In addition to demanding specific industry domain knowledge, owner-operators also insist on strong local services content from local service providers that will support their integrated systems through the plant’s operating life. End users in developing nations typically insist on a significant amount of local project content (usually in the form of project services) in the implementation phase of the project to help ensure strong local support once the implementation is complete. For an integration services provider to be successful, it should form a solid, experienced team, with some members remaining in place to support end users during the operating life of their systems.
Typically, the integration services provider’s team includes industry experts as well as software and control engineers from a global center of excellence (CoE). More often, the team needs networking and system integration skills that bridge across many OT and IT systems. In addition to these global CoE experts, end users want local service providers included on the project implementation team, since this early project experience ensures deep knowledge in the support people once the project has started up and the personnel from the global CoE have moved on to other projects.
Broadened Automation Scope Requires Integrated Approach
With IT/OT convergence and digital transformation, open and interoperable digital technologies and digitally enabled approaches, such as IIoT, advanced analytics, machine learning, edge computing, 4G/5G wireless, and the Cloud, are becoming integral to previously proprietary automation system architectures. This has introduced a completely new set of implementation and support issues over the life of the plant. Automation has moved from its focus on control and instrumentation to include higher-level applications; increasing the expertise required for configuration, commissioning, integration, and support.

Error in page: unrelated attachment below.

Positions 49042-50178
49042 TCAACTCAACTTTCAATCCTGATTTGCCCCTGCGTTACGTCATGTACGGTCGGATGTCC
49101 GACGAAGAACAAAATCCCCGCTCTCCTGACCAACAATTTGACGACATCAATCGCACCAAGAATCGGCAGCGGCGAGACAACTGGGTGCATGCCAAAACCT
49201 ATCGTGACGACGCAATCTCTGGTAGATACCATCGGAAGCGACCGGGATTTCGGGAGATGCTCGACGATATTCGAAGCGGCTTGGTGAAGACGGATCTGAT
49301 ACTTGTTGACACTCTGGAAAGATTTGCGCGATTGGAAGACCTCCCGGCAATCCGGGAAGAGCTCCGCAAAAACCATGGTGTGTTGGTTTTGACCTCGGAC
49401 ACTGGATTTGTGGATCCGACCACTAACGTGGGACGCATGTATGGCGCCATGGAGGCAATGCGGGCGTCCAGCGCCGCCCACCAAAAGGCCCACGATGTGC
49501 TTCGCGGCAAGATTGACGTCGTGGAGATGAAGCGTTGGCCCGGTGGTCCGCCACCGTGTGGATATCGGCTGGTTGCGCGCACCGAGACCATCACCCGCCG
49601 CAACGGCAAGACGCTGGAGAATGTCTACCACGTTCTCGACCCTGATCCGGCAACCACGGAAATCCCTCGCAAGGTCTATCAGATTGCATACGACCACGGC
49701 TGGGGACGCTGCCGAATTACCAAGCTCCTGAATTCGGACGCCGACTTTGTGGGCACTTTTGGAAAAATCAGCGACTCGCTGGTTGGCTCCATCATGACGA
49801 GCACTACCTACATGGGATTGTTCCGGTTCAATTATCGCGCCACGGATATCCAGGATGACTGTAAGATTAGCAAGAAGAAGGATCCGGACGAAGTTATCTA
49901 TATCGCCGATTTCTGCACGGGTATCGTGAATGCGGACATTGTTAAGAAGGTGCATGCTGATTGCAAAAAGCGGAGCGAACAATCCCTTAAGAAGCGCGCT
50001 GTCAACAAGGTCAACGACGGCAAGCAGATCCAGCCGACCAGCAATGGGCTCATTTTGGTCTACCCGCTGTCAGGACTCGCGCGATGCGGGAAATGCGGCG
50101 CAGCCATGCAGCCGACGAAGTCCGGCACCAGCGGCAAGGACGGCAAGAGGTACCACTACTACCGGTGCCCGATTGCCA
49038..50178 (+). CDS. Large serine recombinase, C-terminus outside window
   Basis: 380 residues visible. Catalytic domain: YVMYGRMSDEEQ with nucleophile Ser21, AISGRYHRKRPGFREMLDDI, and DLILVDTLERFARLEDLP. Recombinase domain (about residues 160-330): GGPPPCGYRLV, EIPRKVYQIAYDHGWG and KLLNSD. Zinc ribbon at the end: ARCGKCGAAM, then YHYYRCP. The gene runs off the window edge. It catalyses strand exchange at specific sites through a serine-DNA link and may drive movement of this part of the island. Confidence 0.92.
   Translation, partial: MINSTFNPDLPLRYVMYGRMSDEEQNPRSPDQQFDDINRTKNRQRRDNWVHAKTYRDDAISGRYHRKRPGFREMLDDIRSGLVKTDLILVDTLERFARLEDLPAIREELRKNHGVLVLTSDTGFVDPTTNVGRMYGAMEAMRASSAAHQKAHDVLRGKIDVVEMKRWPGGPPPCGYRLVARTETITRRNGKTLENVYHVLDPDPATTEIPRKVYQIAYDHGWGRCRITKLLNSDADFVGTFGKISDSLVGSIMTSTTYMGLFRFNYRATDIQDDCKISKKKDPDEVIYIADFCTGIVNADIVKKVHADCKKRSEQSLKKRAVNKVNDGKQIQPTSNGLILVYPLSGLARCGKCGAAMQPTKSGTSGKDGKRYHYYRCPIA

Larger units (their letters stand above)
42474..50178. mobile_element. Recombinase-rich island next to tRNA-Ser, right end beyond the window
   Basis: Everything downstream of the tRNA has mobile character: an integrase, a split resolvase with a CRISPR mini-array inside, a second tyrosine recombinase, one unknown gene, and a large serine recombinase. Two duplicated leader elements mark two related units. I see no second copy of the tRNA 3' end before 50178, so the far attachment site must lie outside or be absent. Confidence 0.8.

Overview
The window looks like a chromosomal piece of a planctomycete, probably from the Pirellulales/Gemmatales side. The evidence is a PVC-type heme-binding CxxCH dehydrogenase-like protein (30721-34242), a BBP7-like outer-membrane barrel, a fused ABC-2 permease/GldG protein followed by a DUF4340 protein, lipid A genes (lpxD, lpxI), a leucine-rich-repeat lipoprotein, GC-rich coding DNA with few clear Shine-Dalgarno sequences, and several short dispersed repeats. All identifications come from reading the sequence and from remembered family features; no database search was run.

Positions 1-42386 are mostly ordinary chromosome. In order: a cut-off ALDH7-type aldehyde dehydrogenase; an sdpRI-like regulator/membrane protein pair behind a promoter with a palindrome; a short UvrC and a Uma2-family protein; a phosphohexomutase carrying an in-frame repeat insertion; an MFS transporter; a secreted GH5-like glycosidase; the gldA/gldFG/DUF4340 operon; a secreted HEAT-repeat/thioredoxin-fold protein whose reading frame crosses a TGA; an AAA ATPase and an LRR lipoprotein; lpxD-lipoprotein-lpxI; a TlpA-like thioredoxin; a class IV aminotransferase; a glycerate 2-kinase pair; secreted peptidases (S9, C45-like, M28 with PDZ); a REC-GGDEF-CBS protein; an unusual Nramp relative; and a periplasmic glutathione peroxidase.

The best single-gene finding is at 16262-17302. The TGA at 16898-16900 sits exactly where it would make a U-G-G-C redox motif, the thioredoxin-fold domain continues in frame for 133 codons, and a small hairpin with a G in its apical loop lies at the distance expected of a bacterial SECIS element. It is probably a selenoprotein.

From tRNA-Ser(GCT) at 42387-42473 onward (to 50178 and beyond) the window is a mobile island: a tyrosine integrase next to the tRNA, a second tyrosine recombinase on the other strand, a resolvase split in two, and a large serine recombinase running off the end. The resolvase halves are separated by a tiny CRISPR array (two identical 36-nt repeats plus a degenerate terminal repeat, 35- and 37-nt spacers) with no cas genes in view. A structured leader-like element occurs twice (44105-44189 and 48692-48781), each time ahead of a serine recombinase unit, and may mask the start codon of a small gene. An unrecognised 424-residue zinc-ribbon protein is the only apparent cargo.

Recognizing that their customers need an expanded set of engineering and integration services, many technology suppliers and project service providers are preparing for this new digital transformation-driven trend, which call for people, processes, and technology to operate together flawlessly.
Managing Complexity While Reducing Risk
The trend to use pilot projects to provide proofs of concept and identify business benefits of digital transformation brings a new level of commitment to the role of the integration services provider. It also increases the overall value that an integration services provider can deliver. Today, the integration services provider must serve an even larger consulting role to help each organization manage its own schedules and cost risks. The integration services provider must be able to provide global clients with a standardized solution anywhere in the world. This requires dynamic collaboration tools and a flexible workforce.